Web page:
A girl opens her book for the first time. Look at some mysterious signs. His teacher is drawing them very large on the board and says: “It’s the letter A!” The exciting adventure (or hard work) of learning to read has just begun. It all depends on an astonished brain and its curious mind.
Astonishment and curiosity push the human being to seek meaning to everything around him. And to learn.
Although this ability to learn is maximal during childhood, it does not have to stop for the rest of life, because the brain is an organ that continues to form permanently. Some neurons linked to others, through synapses, establish and modulate circuits: this is what is called neuronal plasticity.
From a humble slug to a Nobel winner, all animals share that innate ability to associate an external change (stimulus) to an internal modification of their neural circuits (response), which translates into a new behavior (that is, the learned behavior ). Thus, the persistence of certain stimuli will cause some synapses to be potentiated, while others are weakened. Learning is, therefore, an inherent characteristic of the nature of nervous systems.
How our brain learns
The structure related to consolidating learning is the hippocampus, aided by dense connections established by another structure, the amygdala, which bind it to the hypothalamus and broad cortical areas. This allows for a strong connection between what excites and what has been learned
But it is not enough to know something, but you also have to be able to use it. In this task the temporal medial lobe is essential, active when things are memorized. On the other hand, the ventromedial prefrontral cortex predicts when that information will be needed.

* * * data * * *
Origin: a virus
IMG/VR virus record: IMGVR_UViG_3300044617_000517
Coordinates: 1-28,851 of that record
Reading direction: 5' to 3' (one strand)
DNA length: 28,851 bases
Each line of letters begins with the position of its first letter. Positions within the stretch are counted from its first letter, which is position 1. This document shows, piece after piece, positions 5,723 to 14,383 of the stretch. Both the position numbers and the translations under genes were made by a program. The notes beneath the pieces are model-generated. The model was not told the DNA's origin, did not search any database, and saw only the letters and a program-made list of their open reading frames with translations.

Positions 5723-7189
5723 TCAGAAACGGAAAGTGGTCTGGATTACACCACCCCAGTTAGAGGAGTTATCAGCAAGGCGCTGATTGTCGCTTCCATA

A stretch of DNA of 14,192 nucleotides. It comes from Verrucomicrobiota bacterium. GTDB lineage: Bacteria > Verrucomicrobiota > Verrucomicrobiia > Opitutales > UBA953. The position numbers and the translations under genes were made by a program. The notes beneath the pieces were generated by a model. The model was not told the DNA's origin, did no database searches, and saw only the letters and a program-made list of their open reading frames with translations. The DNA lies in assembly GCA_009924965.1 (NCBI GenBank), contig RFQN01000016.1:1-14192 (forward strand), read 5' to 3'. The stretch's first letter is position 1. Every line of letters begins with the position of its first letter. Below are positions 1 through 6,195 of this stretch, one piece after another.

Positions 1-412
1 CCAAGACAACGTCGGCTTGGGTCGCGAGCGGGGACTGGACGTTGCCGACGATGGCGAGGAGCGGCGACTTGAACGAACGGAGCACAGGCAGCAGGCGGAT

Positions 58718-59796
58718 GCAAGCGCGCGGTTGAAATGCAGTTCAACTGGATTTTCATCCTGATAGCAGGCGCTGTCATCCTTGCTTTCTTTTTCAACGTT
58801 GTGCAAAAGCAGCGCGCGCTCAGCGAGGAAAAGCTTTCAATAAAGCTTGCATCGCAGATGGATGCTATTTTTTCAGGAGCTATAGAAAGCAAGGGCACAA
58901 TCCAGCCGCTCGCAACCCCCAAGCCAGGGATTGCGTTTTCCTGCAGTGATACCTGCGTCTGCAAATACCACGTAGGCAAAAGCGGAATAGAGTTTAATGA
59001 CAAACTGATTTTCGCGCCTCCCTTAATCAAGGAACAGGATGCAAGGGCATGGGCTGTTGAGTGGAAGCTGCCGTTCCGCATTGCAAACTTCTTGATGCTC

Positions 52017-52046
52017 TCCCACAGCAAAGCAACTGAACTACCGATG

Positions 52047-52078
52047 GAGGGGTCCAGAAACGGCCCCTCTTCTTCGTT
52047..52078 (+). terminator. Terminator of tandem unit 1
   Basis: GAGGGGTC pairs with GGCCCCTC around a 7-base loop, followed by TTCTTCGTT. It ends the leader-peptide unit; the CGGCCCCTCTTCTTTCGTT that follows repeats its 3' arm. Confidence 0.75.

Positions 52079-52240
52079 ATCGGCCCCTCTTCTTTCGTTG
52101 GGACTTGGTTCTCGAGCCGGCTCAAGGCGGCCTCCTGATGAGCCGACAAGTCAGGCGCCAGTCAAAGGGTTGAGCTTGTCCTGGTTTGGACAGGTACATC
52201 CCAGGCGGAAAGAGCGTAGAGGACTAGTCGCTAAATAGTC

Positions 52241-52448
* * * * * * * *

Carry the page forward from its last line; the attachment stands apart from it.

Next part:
Now, nothing is achieved if it is not desired. A reward and pleasure center is in charge of this last requirement: the nucleus accumbens. It depends on motivation, ability to achieve and planning.
With all this the brain is prepared to continuously acquire new knowledge and skills that are essential to adapt to a changing environment and enjoy it. The key is how you will do it.
Suffer or play?
From the beginning the researchers associated effort (and even suffering) with learning. These were guidelines derived from exposure to stimuli that should be run away (classically called “aversion learning”). However, the reward mechanisms also showed, very soon, its effectiveness in getting to know the world and connecting the individual with it.
Here where the adaptive value of the game appears.
There is much evidence that the game is a fundamental piece during growth, especially in primates. In fact, it is no accident that the most playful stages (childhood and youth) coincide with the phases of greatest brain development and connection formation (synaptogenesis).
Playing has a cost, so if it is maintained it is because of the evolutionary benefits that it entails. The game nurtures all maturational aspects and forms the basis for success in obtaining cognitive, social, physical and emotional skills. In addition, it is very fun!
Learning by playing allows repeating (training) guidelines that are perfected while stimulating the neural reward circuits. For example, some chimpanzee communities have seen subjects caring for stones or small branches as dolls , while other groups get angry and fight among themselves.
The interesting thing is that, although the playful behavior reminds of the authentic behavior, those who carry it out somehow know that it is not really happening. For this they have common signals focused on putting “game face”. In it, the position of the mouth is fundamental. So much so that not only primates recognize it but also other animal groups.
These games allow you to manage tensions and improve care, appeasement or hierarchical behaviors.
Playing is the basis of more complex social behaviors such as cooperation (with the empathy that this requires). It has also been proposed that the game could foster creativity and even culture, which would explain what happened among macaques in Japan, where manipulative strategies have spread beyond the original community.
In short, playing is a very effective way of learning with which to explore the world and experiment with real-life situations without danger. Even in Don Quixote it is affirmed that the letter with blood enters , but neuroscience gives us a lot of data about how it is actually learned. While it is true that pain can be learned, it is no less that it also teaches fun. Most likely, with much more success.
Author Bio: Susana P. Gaytan is a Professor of Physiology at the University of Seville